The Kettering Regional SWAT team has its first armored vehicle, a move police suggest will increase public safety and better protect officers.
The $286,292 purchase was split among eight Miami Valley Communications Council member communities, calculated on a per capita basis, MVCC Executive Director Jay Weiskircher said.
The nearly 10-ton machine “will help ensure the safety of the regional SWAT team members and the citizens in the communities they serve,” according to Kettering Police Chief Chip Protsman.
MVCC members include Centerville, Germantown, Kettering, Miamisburg, Moraine, Oakwood, Springboro and West Carrollton.
Some of the communities said that “their intention” was to use American Rescue Plan Act money for their share of the cost, Weiskircher said.
West Carrollton documents show a proposal for $13,600 of its $1,347,518 in American Rescue Plan Act funds to help pay for its share. But West Carrollton was “able to use all of our ARPA funds to offset revenue losses, so no direct ARPA money as used to pay for the SWAT vehicle,” City Manager Brad Townsend said in an email.
Centerville, Kettering, Miamisburg and Springboro — the MVCC members with the largest populations — all paid their portions using non-ARPA funds, officials from those cities said.
Cost of armored vehicle
Before the vehicle’s arrival last year, the SWAT team used similar armored units owned by Dayton or either Montgomery or Greene counties, said Kettering Police Capt. Clint Price.
“The uses are sporadic for high-risk search warrants and/or critical incident response,” as well as monthly training, Price said.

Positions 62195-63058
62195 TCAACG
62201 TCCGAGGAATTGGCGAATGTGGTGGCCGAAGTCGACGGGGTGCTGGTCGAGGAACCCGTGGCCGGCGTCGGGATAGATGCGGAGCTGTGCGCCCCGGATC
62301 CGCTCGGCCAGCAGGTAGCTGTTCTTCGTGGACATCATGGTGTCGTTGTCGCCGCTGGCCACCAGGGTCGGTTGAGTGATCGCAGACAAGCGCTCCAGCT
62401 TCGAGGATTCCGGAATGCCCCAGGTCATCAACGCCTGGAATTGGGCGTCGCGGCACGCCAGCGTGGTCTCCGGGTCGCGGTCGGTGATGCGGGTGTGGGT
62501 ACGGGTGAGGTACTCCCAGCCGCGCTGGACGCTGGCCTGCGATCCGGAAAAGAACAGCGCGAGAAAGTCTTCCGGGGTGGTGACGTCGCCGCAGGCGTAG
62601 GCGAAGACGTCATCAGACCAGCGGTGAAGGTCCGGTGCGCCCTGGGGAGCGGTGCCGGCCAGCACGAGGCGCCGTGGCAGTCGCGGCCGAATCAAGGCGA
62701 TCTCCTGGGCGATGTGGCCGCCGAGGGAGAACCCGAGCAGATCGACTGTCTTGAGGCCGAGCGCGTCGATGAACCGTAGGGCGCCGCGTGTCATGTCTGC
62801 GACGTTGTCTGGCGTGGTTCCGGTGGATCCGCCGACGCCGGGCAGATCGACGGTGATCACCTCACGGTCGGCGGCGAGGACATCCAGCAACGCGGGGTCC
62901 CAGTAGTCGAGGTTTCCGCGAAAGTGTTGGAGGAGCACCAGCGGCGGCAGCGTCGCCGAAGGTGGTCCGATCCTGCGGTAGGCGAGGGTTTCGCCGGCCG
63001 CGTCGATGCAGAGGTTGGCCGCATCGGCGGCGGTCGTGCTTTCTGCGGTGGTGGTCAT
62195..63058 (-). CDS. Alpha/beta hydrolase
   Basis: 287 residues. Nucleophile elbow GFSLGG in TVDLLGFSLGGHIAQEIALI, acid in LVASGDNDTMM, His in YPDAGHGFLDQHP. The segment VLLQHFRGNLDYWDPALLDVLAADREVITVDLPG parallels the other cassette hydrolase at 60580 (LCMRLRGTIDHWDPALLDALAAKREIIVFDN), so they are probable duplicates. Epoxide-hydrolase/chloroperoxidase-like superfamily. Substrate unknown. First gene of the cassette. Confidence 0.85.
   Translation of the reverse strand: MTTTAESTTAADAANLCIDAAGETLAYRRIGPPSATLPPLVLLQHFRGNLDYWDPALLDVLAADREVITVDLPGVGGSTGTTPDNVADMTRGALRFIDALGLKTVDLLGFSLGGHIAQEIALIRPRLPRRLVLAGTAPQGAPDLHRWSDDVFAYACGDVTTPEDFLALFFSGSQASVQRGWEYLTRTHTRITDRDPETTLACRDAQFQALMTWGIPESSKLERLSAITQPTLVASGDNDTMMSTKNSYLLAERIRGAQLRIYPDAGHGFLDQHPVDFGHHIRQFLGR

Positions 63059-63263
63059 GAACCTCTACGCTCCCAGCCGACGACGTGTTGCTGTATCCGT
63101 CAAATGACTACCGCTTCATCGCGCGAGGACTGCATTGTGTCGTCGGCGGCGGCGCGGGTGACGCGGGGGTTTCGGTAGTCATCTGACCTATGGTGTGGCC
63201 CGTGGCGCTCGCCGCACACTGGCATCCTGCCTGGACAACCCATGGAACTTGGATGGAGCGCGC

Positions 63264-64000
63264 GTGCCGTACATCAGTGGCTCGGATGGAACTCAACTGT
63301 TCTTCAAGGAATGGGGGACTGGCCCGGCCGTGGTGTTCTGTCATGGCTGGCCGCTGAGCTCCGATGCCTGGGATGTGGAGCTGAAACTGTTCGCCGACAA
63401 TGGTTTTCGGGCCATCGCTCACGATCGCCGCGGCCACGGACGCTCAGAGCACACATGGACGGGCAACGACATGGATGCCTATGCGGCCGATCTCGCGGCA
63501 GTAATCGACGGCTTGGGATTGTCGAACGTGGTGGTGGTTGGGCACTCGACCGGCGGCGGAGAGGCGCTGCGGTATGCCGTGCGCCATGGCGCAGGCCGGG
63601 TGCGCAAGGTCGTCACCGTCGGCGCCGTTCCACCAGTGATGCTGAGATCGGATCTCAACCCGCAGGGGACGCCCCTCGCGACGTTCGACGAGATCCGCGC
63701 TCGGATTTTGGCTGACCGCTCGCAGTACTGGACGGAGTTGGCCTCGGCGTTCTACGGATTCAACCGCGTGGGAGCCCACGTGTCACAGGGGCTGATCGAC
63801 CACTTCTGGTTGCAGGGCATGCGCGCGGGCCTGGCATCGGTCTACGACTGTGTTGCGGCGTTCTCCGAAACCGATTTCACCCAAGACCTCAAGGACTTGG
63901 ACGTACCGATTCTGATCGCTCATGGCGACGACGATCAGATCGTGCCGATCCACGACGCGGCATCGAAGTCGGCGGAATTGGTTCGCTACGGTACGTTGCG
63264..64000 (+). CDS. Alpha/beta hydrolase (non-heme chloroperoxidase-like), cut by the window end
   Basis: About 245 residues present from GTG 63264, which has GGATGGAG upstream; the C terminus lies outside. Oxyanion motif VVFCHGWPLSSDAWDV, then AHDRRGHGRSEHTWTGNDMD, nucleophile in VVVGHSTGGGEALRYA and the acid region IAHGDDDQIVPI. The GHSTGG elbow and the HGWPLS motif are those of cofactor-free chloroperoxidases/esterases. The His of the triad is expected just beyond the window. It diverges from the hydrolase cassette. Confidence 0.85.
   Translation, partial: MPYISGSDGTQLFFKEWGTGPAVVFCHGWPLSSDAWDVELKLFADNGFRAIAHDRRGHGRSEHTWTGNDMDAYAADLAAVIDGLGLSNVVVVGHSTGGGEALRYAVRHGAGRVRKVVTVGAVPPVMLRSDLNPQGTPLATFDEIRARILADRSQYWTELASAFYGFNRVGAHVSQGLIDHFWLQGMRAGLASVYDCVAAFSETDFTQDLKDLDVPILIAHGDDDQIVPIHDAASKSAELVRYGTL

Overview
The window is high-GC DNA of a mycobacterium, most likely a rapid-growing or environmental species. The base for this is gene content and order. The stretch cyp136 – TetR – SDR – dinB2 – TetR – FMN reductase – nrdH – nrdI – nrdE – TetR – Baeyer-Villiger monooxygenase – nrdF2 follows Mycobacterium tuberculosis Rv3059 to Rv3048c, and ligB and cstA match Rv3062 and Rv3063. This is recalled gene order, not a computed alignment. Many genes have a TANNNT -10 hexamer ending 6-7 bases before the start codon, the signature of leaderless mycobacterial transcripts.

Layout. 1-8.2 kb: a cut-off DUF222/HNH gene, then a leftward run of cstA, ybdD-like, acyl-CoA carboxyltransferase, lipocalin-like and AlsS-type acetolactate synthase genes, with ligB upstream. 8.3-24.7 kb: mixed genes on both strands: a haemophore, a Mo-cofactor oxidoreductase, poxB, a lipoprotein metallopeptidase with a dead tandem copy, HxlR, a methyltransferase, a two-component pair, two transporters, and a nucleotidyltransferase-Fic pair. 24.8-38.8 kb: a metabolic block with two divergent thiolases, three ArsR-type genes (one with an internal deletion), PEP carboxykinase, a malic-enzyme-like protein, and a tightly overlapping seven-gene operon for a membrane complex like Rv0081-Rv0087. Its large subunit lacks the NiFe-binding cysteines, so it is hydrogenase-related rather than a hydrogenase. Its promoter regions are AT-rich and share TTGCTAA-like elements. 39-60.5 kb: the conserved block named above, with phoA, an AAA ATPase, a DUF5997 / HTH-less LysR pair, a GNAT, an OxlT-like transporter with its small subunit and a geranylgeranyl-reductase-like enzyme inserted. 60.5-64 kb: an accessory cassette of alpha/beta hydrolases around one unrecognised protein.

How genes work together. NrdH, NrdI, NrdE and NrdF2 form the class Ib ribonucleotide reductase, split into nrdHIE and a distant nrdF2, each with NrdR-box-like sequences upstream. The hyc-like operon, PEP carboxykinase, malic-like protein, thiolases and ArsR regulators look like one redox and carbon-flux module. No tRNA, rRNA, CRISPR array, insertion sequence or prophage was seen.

He said the vehicle is used when the suspect involved in the warrant has a lengthy criminal history, including weapons charges or violent assaults or violent crimes.
“It helps us get to the scene of a criminal barricade (or) hostage rescue — things of that nature — without having to put officers in harm’s way,” Price said. “And it keeps communities safe by extracting that person, hopefully with peaceful means: Getting them to come out while we’re behind an armored structure vs. having to go in and use force,” he added. “Because without the vehicle, you have to go to the door.”
Nationally, there are a wide variety of opinions about the use of armored vehicles at the local police level.
A National Fraternal Order of Police publication said law enforcement has simply acquired modern-day equipment to meet modern-day threats, utilizing advanced tools to save lives.
The American Civil Liberties Union wrote that police are too often using more firepower than necessary, which “can dangerously escalate situations” into violence.
A paper from the libertarian Cato Institute agreed that armored vehicles can improve officer safety, while also citing an increase in SWAT raids for low- and mid-level offenses, increasing the risk of standoffs and deaths.
The vehicle bought locally, a BearCat G3, is standard use for SWAT teams and has an all-steel armor construction with “high ballistic protection,” seats 10-12 “fully equipped officers” and can accommodate off-road and rural missions, according to Lenco, its Massachusetts manufacturer.
Features include a fully-armored exterior — including windows — capable of withstanding a 50-caliber round, a turret, run-flat tires and a microphone that “is extremely loud,” Price said.
“We prefer to call them out instead of going into a structure,” he said of the microphone. “So that’s very, very good.”
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